Fun Fact: Belgium was the world’s second country to legalise same-sex marriage

The gay rights movement has been campaigning for equal rights for gay people since the early 60’s. However, one of their most significant victories has only recently come about: same-sex marriage. Although the groups are still active and campaigning around the world, Belgium can look back on its history with a progressive glimmer, as it was the second country to allow gay marriage and one of the first to legalise homosexuality.

Although acceptable in antiquity, homosexuality was associated with sin in Christian Europe and was repressed throughout the era. After the age of enlightenment and the many revolutions across Europe, homosexuality became legal in some societies, like France, and this extended to Belgium as it were under French dominion; which allowed same-sex relations as early as 1795. This is in stark contrast to other European nations, as places like the UK only made homosexuality legal in 1967.


Same-sex unions, however, were a separate issue, and these laws were not revised in Europe until the beginning of the 21st century, with The Netherlands being the first country to legalise same-sex marriage in 2001. Once enacted, this created a domino effect across Europe, with Belgium following the Netherlands just two years after, in 2003; having had domestic partnership benefits since 2000.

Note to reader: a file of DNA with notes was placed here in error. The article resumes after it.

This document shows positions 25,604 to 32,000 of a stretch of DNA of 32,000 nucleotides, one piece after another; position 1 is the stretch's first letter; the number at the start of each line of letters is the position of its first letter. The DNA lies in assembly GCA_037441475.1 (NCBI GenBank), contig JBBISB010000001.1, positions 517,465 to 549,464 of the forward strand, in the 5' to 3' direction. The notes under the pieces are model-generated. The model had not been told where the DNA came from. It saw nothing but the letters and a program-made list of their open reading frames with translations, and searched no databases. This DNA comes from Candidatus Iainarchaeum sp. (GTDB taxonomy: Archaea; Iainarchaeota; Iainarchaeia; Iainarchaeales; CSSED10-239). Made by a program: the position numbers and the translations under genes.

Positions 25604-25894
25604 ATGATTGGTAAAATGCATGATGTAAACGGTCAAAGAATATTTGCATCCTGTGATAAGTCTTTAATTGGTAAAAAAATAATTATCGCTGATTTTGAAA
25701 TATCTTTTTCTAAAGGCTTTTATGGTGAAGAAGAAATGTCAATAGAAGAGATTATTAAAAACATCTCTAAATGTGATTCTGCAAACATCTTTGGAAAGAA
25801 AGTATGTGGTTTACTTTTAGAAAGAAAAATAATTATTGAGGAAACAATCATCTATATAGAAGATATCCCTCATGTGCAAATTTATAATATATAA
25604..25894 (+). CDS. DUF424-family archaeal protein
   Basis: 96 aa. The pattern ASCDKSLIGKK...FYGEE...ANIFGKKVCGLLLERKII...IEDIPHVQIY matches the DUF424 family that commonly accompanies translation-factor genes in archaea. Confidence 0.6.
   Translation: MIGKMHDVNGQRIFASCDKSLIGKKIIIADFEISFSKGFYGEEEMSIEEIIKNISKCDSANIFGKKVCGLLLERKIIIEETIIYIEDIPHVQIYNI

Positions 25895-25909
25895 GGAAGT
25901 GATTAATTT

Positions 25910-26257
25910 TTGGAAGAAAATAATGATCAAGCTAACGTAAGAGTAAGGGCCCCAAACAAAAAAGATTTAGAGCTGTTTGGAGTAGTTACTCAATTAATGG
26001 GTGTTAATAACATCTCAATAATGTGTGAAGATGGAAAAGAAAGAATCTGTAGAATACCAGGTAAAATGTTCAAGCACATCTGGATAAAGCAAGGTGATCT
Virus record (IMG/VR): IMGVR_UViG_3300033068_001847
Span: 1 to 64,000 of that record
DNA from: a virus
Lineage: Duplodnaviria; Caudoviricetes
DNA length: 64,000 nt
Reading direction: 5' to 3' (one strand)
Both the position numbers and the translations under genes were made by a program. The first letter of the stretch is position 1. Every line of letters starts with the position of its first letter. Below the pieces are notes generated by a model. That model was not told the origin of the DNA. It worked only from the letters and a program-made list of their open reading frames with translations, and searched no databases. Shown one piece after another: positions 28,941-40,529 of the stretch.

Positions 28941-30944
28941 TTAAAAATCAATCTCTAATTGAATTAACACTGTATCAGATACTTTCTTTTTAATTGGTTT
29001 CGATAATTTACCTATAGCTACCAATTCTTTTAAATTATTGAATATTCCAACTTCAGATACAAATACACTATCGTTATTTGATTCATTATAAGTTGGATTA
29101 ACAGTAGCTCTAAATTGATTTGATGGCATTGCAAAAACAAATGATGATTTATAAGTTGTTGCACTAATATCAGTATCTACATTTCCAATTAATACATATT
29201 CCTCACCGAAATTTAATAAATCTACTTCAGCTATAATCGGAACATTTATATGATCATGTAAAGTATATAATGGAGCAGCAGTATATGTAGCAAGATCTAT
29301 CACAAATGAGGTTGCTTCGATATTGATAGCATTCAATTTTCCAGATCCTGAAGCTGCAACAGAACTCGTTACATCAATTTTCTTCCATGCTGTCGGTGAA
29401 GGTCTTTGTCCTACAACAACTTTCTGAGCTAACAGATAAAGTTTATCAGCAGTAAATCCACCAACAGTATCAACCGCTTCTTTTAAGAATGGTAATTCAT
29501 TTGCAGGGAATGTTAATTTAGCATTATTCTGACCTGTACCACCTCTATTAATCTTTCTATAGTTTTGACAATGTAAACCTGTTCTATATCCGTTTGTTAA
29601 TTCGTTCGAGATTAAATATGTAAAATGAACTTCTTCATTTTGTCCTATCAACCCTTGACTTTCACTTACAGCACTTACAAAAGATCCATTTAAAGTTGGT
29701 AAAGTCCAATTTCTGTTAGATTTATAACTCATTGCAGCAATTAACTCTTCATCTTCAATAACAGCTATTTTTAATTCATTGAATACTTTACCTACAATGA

This move ensured that gay people in Belgium have all the same marital, adoption, and anti discrimination rights as everyone else. And this sentiment is reflected in Belgian society, as the country had one of the first openly gay prime ministers, Elio Di Rupo, as well as two openly gay ministers.

It is going to be a nonstop #partying #weekend in #Brussels during the #BelgianPride

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And as of now, 15 out of the 25 countries that have legalised same-sex marriage worldwide are situated in Europe, with many more European countries seeking to bring in the legislation shortly. But this also coincides with the fact that many European countries have banned same-sex marriage, with Slovakia enacting the law as recently as 2014 and Hungary having repealed previously enstated rights that allow gay marriage and protect gay couples from discrimination.

So for gay activists, they continue to campaign for equal rights across Europe, but at least for the citizens of Belgium, people are free to live and express themselves however they see fit and live in a society that judges them not on preferences, but on the weight of their character.